We ran a rather lighthearted feature earlier this week about endearingly silly hair metal bands, one of which was the enduringly awesome Hanoi Rocks. At the time, we noted that despite inspiring many of the bands who’d rule the Sunset Strip in the 1980s, Hanoi Rocks had already broken up by the time hair metal went global. This got us thinking about how often this pattern has been repeated over the years — it’s not always the bands who are the first to play a new sound who enjoy that sound’s success. And in a happy coincidence, there’s a new album by one such band — Seattle proto-grunge pioneers Melvins — out this week, so it seems a fine time to explore the idea further.
Influenced: Nirvana (and grunge in general)
Kurt Cobain’s quote about Nirvana trying to rip off the Pixies with “Smells Like Teen Spirit” has been done to death over the years, but if there’s any band who can really be cited as an influence on Nirvana’s early years, it’s the Melvins, who formed in 1983 and were hugely influential on the many northwestern bands who’d eventually become household names around the world. True story: Cobain used to be a Melvins roadie.
OK, Oasis probably aren’t anyone’s favorite band in 2012, but still, it’s interesting to trace their evolution back to a previous generation of Manchester bands. The Stone Roses are an obvious influence, but really, it all starts with the now largely forgotten Inspiral Carpets. As with Cobain, there’s a roadie connection here — Noel Gallagher was their roadie in the late ’80s, and when they turned him down when he auditioned to be their frontman, obviously decided he’d be better off starting his own band.
Influenced: Sonic Youth
There’s a fascinating quote from avant garde manly man Branca in David Browne’s Sonic Youth book Goodbye 20th Century. “Sonic Youth gave [people] what I had, but sugarcoated it,” he says of the band’s early days, while Thurston Moore and Lee Ranaldo were still playing in his electric guitar orchestra. “They knew I’d come up with all these incredibly cool sounds that could be used in the context of a rock song. At the time I wasn’t going to do that.” Branca isn’t sniping at Sonic Youth — “I loved their candy-coated version of my music,” he later tells Browne — but we can’t help but detect perhaps just the tiniest hint of a cutting edge in that quote.
Influenced: electronic music, generally
The early days of electronic music are a fascinating subject, and you could choose any number of electronic pioneers for this slot. But while early luminaries worked with the music as an austere, classical exercise (Karlheinz Stockhausen, for instance) or for soundtracking purposes (the BBC Radiophonic Workshop), Simeon and Danny Taylor were incorporating early oscillators and homemade proto-synthesizers into psychedelic rock. In doing so, they created the idea of electronic music as pop music, paving the way for a whole galaxy of sounds in the decades to come.
Influenced: every falsetto-singing wetbag out there, sadly
Years ago, Mojo ran a feature about Led Zeppelin that led with the tagline, “Responsible for heavy metal, but not to blame.” You could say the same thing about Jeff Buckley and the wave of “sensitive” stadium bilge that washed over the music industry throughout the 2000s — his influence can be felt in everyone from mega-successful bands like Coldplay to also-rans like Keane, Starsailor (who took their name from an album by Jeff’s father Tim), Snow Patrol, Athlete, etc etc. None of this makes Grace any less great, but it’s a bad business nonetheless.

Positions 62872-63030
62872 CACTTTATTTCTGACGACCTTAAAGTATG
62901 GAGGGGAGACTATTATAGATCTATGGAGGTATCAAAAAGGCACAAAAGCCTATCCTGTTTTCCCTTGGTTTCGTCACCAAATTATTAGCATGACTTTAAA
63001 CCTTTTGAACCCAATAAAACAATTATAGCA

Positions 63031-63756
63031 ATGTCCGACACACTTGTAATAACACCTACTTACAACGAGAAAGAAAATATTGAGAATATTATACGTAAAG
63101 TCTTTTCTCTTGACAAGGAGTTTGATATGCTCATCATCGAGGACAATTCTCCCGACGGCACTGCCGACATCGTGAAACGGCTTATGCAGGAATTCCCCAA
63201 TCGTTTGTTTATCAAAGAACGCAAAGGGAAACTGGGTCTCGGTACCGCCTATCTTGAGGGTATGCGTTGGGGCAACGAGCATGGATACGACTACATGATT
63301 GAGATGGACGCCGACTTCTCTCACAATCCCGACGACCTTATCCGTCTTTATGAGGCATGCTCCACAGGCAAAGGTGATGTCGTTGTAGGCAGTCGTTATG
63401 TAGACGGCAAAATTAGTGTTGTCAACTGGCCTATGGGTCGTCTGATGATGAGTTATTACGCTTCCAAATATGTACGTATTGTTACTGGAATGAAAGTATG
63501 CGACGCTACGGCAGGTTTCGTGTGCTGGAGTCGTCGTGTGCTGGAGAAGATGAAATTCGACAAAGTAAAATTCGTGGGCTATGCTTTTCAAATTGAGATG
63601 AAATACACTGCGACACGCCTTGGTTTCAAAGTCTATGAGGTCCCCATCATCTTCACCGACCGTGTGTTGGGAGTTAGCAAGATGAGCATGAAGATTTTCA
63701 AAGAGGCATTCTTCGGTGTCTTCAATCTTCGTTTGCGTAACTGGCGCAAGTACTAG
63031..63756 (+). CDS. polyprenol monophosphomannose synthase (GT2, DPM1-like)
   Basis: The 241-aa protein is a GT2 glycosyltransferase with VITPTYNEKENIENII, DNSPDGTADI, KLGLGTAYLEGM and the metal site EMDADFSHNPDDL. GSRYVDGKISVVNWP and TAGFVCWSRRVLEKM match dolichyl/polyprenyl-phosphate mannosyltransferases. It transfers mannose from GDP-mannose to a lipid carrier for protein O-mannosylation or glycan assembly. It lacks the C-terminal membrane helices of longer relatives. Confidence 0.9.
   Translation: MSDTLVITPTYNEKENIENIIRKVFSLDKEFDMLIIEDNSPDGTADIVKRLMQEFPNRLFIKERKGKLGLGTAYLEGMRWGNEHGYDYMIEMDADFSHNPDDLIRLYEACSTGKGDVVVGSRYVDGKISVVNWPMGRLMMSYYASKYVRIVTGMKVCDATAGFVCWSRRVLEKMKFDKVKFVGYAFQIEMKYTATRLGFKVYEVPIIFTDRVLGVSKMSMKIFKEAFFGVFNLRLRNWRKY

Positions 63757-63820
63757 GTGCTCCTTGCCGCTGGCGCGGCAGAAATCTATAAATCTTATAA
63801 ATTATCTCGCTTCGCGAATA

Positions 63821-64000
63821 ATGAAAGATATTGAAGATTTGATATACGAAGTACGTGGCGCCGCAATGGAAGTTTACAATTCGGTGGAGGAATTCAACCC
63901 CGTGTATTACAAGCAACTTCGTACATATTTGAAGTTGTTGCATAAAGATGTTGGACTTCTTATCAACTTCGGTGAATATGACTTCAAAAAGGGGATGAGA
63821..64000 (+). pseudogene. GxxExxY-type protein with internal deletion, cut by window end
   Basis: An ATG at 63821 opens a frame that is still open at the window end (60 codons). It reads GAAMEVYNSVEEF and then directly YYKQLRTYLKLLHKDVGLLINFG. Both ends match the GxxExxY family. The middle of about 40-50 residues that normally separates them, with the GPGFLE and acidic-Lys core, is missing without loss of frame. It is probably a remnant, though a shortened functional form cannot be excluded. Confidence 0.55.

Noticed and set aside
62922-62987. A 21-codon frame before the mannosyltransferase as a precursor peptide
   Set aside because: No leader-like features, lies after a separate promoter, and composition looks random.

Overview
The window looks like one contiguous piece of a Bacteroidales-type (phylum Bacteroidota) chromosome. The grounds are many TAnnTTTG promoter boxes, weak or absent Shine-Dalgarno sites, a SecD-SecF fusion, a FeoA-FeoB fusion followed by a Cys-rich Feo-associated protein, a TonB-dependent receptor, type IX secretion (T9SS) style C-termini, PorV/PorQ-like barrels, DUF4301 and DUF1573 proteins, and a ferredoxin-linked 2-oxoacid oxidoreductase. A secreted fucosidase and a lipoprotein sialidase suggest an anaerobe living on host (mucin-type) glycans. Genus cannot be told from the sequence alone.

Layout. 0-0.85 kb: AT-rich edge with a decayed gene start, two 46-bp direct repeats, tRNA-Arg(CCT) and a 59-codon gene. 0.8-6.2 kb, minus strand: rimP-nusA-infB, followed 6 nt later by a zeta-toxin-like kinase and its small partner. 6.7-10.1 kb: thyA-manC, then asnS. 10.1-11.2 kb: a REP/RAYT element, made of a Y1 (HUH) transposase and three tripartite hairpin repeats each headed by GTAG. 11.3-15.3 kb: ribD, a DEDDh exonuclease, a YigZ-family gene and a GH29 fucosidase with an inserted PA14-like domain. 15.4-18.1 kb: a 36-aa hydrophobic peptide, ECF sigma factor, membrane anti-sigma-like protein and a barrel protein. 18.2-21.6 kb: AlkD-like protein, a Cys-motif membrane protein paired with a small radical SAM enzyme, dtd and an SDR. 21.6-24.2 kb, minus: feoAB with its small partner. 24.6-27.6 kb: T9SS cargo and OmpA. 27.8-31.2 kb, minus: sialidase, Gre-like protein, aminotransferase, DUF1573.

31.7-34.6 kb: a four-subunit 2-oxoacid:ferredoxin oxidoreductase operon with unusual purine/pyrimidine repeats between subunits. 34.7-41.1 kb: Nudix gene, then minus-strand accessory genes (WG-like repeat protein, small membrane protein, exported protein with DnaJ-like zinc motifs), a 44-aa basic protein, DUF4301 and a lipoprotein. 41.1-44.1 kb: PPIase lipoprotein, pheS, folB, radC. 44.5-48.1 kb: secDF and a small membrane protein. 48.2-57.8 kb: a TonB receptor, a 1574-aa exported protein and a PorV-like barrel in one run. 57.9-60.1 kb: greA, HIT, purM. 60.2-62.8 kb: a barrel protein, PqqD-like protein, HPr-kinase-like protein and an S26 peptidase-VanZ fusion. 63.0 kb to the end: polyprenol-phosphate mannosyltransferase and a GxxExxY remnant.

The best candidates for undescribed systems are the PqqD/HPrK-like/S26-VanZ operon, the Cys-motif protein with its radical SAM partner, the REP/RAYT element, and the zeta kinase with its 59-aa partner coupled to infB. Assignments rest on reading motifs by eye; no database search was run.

You’d never believe it if you didn’t know it was true, but Tupac Shakur really was in Digital Underground early in his career, performing mainly as a dancer and roadie, but occasionally working the mic, too. And yes, there is footage of him performing with the group — annoyingly, we can’t embed this video, but if you’ve ever wanted to see Tupac do the Humpty Dance, then click right here (that’s him in the red).
The Birthday Party
Influenced: Yeah Yeah Yeahs
Karen O is the star of the Yeah Yeah Yeahs show, but it’s Nick Zinner’s remarkable guitar playing that really creates the band’s sound. Zinner’s touchstones are many and varied, but as you can see from the clip above, he’s pretty open about who his biggest influence was: The Birthday Party’s Rowland S. Howard. When you think about it, you can certainly see the similarities — two guitarists with hugely recognizable styles, who created a sound big enough to fill out an entire band on their own. Touchingly, the band dedicated a song to Howard at their Melbourne show after hearing of his death — he was due to be their support act but pulled out due to ill health.
Influenced: Franz Ferdinand
Longtime readers may recall us discussing the Franz/Orange Juice connection a while back, but there are few more direct lines of influence to be drawn in music than that between Alex Kapranos et al and their fellow Glaswegians and post-punk pioneers Orange Juice. To their credit, Franz Ferdinand have always been pretty open about their influences, and to theirs Orange Juice have been admirably gracious about the fact that it was another band who made a fortune out of a sound that they basically invented.
There must be something with post-punk acolytes and paying very explicit “homage” to their influences, because Elastica’s “Connection” sounded very, very much like Wire’s “Three Girl Rhumba” (above). Wire weren’t as magnanimous about the whole thing as Orange Juice, though — they sued Elastica, eventually settling out of court for an undisclosed sum.
The Velvet Underground
It was apparently Brian Eno who made the observation that The Velvet Underground and Nico barely sold any copies, but everyone who did buy it started a band. This has become one of the great music industry truisms over the years — but y’know what, there’s more than a little truth in it.